But the constellation that helps more than 3 billion worldwide users - military and civilian - get from Point A to Point B also enables the Air Force to carry out another critical mission -- watching for nuclear explosions.
Within each satellite is a secondary payload called the Nuclear Detonation Detection System, Air Force 2nd Lt. Christopher Phillips of the 2nd Special Operations Squadron, Schriever Air Force Base, Colorado, said in a statement released on Dec. 7.
"NDS performs an important mission," he said. "It helps verify the Limited Test Ban Treaty of 1963. It makes sense. The whole reason the GPS constellation has these nuclear detonation sensors is because it provides global coverage. We can see every part of the planet."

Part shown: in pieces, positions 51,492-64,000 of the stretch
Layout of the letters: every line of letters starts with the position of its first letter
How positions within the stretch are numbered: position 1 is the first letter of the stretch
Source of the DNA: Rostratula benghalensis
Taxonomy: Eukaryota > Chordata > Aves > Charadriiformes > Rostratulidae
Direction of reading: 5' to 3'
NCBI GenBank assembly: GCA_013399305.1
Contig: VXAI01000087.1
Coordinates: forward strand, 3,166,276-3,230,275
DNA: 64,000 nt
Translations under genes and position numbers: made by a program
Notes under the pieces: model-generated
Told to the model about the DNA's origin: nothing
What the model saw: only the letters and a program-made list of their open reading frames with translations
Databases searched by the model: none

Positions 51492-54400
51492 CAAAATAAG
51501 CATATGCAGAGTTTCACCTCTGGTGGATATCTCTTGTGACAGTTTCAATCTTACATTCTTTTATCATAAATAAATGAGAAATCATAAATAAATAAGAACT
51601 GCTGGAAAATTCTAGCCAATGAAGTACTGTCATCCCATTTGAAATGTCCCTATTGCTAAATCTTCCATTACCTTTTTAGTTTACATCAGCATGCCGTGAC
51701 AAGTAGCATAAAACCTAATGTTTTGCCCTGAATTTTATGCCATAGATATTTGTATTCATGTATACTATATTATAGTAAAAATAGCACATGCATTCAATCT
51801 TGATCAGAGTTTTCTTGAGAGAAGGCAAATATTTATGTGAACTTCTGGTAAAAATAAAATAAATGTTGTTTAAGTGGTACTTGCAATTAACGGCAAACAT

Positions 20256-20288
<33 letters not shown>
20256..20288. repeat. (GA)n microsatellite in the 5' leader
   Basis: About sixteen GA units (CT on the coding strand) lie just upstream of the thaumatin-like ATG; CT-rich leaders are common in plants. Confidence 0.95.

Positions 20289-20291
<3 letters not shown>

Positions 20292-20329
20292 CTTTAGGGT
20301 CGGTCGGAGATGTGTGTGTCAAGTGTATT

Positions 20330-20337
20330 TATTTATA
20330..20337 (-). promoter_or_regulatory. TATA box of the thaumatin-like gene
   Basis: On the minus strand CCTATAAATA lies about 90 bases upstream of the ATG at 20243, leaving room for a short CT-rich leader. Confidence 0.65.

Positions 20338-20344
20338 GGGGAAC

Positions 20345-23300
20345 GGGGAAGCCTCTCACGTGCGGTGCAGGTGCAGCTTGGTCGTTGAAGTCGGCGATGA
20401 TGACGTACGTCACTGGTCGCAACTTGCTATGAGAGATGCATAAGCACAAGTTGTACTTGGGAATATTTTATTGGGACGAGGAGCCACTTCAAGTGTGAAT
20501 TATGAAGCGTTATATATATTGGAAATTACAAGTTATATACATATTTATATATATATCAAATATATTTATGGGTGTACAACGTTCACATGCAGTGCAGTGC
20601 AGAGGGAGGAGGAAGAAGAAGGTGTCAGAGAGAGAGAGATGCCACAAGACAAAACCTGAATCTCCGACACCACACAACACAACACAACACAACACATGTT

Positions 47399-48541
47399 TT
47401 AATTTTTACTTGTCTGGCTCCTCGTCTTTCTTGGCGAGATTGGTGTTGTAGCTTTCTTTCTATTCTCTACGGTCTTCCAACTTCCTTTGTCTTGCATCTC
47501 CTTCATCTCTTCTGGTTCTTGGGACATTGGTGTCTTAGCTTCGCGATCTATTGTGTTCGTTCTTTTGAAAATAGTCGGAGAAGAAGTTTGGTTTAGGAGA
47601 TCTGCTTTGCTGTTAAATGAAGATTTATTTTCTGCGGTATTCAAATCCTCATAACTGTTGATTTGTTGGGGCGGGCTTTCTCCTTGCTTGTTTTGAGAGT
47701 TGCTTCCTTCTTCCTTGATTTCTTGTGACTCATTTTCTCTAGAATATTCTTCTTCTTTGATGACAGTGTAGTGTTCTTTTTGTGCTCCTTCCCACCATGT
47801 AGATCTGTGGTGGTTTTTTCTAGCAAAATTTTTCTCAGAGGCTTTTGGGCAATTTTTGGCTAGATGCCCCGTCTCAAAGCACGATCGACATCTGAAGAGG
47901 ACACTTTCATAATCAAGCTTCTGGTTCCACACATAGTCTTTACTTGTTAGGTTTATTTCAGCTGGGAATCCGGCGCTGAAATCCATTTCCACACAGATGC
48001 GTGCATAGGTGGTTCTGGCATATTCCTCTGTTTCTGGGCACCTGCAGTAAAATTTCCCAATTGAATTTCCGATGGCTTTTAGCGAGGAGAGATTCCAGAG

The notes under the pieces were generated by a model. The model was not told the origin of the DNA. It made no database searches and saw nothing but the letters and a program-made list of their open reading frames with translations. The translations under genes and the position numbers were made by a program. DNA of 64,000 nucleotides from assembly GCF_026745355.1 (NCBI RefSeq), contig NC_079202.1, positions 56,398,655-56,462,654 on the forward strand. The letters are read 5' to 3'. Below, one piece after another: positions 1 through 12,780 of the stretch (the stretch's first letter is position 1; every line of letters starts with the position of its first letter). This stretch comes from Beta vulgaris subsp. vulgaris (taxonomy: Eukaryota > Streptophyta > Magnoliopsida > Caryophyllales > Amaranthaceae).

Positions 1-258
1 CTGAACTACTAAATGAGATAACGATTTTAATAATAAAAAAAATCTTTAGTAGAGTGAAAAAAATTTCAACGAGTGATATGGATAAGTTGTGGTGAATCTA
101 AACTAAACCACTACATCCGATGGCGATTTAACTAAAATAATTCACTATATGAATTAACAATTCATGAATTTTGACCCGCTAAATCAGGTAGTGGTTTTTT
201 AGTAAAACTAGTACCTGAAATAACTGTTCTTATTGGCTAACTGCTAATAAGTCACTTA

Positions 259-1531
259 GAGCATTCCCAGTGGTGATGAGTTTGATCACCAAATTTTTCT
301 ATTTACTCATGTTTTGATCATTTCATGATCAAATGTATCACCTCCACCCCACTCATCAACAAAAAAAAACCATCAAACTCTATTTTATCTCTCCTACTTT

The most recent launch occurred on Oct. 29 when the GPS IIF-8 satellite was carried into space aboard an American Atlas V 401 rocket from Cape Canaveral Air Force Station, Florida.
Nearly two years ago, the head of Air Force Space Command said the Pentagon was considering dropping the nuclear sensor payload from the GPS satellites as part of a cost-savings measure. The military would instead pay to have the sensors placed aboard commercial satellites, Reuters reported in January 2012, quoting then Air Force Space Command Commander Gen. William Shelton.
The Air Force said on Sunday there are 38 satellites in the GPS system.
GPS service requires more than 24 operational satellites in order to maintain worldwide coverage around the clock, according to the Air Force. Additional satellites increase GPS performance but are not considered part of the core constellation.